United States Supreme Court
355 U.S. 313 (1958)
The City of Baxley, Georgia (the city) (plaintiff) had an ordinance prohibiting the solicitation of members for an organization without a permit and license. Violation of the ordinance was subject to punishment at the discretion of the city. Rose Staub (defendant), an employee of a ladies’ garment-workers union, was soliciting new members in the city without a permit. Staub was charged with violating the ordinance. Prior to trial, Staub challenged the constitutionality of the law, alleging it violated the First and Fourteenth Amendments to the United States Constitution by restricting free speech and the freedom of lawful assembly. The city court found Staub guilty and sentenced her to 30 days in jail and a $300 fine. The county superior court affirmed, as did the Court of Appeals of Georgia. The court of appeals declined to rule on the merits, because Staub failed to follow a state procedural rule requiring that specific sections of ordinances be challenged instead of the whole ordinance. The Georgia Supreme Court denied certiorari, and Staub appealed to the United States Supreme Court.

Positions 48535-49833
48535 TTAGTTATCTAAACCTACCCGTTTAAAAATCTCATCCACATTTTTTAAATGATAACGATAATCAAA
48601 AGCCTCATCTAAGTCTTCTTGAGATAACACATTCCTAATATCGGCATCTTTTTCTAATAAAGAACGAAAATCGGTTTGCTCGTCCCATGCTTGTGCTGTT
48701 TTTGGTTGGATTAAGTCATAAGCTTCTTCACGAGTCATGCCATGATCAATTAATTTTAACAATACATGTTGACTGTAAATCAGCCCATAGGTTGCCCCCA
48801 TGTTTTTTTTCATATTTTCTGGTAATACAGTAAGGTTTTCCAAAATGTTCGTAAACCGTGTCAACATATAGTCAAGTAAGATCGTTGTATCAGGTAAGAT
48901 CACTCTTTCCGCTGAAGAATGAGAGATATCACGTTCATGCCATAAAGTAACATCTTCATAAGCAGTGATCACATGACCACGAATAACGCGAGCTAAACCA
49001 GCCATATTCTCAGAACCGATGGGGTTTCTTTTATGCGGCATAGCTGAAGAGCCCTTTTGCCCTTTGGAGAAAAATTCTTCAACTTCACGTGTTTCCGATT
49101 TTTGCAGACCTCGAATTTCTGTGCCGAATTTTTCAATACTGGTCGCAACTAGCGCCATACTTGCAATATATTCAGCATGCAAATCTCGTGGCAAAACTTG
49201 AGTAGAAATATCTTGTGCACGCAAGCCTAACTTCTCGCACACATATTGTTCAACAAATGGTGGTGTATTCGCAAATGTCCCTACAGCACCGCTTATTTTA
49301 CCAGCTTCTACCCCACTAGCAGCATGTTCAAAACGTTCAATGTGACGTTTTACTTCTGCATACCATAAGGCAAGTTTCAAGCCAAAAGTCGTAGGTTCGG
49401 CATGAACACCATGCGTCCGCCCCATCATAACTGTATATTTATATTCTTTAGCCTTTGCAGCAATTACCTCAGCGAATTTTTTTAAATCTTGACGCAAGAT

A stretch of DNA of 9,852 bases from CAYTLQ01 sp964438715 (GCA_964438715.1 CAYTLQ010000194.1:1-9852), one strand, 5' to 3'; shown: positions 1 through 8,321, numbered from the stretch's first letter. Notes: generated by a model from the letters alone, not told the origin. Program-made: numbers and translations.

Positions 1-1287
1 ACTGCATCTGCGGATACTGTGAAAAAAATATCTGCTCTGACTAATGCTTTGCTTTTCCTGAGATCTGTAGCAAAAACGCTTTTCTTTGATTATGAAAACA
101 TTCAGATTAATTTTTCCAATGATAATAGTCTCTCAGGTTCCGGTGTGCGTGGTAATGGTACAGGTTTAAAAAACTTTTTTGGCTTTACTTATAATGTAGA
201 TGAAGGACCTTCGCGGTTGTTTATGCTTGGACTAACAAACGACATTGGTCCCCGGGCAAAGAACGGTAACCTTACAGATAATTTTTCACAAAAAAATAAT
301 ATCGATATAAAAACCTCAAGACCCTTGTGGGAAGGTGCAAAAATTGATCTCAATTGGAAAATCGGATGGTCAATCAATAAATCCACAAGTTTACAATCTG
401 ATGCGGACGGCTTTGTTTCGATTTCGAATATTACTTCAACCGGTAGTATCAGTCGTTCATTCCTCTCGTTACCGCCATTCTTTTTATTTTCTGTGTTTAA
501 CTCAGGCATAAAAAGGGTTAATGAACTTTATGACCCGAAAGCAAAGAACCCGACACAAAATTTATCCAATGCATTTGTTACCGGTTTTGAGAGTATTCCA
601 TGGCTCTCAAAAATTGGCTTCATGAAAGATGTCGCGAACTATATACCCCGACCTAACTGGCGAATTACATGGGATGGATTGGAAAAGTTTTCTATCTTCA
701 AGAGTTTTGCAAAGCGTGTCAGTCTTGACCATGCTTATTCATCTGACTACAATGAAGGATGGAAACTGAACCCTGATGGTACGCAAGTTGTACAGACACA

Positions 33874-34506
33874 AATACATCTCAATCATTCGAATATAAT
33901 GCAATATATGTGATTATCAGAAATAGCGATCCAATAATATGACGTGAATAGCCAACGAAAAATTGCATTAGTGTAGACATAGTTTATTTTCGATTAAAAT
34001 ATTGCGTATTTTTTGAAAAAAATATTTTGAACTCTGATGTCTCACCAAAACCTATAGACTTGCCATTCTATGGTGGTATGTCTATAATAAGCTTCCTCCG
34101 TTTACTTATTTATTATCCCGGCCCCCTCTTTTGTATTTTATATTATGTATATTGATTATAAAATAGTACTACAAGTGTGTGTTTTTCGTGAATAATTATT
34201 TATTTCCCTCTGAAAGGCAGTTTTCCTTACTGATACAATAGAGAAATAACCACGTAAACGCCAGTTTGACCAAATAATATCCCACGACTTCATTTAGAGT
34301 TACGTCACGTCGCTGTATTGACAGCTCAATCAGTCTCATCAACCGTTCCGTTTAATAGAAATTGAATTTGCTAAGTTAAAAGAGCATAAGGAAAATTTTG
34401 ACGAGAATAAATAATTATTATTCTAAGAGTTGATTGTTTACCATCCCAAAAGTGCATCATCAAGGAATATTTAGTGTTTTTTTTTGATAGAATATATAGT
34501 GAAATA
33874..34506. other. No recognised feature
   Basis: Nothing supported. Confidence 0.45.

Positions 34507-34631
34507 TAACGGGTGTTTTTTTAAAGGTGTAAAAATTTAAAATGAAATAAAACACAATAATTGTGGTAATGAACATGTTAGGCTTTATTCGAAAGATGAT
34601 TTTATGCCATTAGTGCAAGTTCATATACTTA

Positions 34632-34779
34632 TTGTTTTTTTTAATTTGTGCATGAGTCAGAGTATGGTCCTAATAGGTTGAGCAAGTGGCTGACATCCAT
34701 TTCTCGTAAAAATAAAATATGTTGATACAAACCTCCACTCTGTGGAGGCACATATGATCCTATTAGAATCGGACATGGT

Rule of Law
Holding and Reasoning (Whittaker, J.)
Dissent (Frankfurter, J.)
What to do next…
Unlock this case brief with a free (no-commitment) trial membership of Quimbee.
You’ll be in good company: Quimbee is one of the most widely used and trusted sites for law students, serving more than 97,000 law students since 2011. Some law schools—such as Yale, Vanderbilt, Berkeley, and the University of Illinois—even subscribe directly to Quimbee for all their law students. Read our student testimonials.
Learn more about Quimbee’s unique (and proven) approach to achieving great grades at law school.
Quimbee is a company hell-bent on one thing: helping you get an “A” in every course you take in law school, so you can graduate at the top of your class and get a high-paying law job. We’re not just a study aid for law students; we’re the study aid for law students. Read more about Quimbee.
Here's why 218,000 law students have relied on our case briefs:
- Written by law professors and practitioners, not other law students. 14,100 briefs, keyed to 189 casebooks. Top-notch customer support.
- The right amount of information, includes the facts, issues, rule of law, holding and reasoning, and any concurrences and dissents.
- Access in your classes, works on your mobile and tablet. Massive library of related video lessons and high quality multiple-choice questions.
- Easy to use, uniform format for every case brief. Written in plain English, not in legalese. Our briefs summarize and simplify; they don’t just repeat the court’s language.